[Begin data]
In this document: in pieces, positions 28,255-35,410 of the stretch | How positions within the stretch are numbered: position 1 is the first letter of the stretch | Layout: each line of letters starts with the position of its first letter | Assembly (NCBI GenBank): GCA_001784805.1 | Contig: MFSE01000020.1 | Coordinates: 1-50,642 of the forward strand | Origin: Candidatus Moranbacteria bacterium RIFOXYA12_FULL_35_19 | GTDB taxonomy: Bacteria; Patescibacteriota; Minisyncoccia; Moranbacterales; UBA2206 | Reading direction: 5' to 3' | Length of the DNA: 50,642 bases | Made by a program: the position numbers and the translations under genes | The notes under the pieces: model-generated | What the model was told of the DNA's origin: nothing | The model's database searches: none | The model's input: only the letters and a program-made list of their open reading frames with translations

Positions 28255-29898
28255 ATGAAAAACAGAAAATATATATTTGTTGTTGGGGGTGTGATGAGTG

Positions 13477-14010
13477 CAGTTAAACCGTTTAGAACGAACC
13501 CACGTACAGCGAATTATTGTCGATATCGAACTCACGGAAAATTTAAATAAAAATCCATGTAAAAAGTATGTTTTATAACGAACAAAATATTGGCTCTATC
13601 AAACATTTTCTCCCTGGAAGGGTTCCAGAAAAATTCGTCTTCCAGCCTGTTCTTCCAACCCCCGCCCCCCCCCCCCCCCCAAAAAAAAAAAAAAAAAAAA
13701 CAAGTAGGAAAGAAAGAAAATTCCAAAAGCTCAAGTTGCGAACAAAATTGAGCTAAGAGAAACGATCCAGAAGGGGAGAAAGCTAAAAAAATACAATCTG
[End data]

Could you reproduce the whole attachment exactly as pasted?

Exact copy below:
In this document: in pieces, positions 28,255-35,410 of the stretch | How positions within the stretch are numbered: position 1 is the first letter of the stretch | Layout: each line of letters starts with the position of its first letter | Assembly (NCBI GenBank): GCA_001784805.1 | Contig: MFSE01000020.1 | Coordinates: 1-50,642 of the forward strand | Origin: Candidatus Moranbacteria bacterium RIFOXYA12_FULL_35_19 | GTDB taxonomy: Bacteria; Patescibacteriota; Minisyncoccia; Moranbacterales; UBA2206 | Reading direction: 5' to 3' | Length of the DNA: 50,642 bases | Made by a program: the position numbers and the translations under genes | The notes under the pieces: model-generated | What the model was told of the DNA's origin: nothing | The model's database searches: none | The model's input: only the letters and a program-made list of their open reading frames with translations

Positions 28255-29898
28255 ATGAAAAACAGAAAATATATATTTGTTGTTGGGGGTGTGATGAGTG

Positions 13477-14010
13477 CAGTTAAACCGTTTAGAACGAACC
13501 CACGTACAGCGAATTATTGTCGATATCGAACTCACGGAAAATTTAAATAAAAATCCATGTAAAAAGTATGTTTTATAACGAACAAAATATTGGCTCTATC
13601 AAACATTTTCTCCCTGGAAGGGTTCCAGAAAAATTCGTCTTCCAGCCTGTTCTTCCAACCCCCGCCCCCCCCCCCCCCCCAAAAAAAAAAAAAAAAAAAA
13701 CAAGTAGGAAAGAAAGAAAATTCCAAAAGCTCAAGTTGCGAACAAAATTGAGCTAAGAGAAACGATCCAGAAGGGGAGAAAGCTAAAAAAATACAATCTG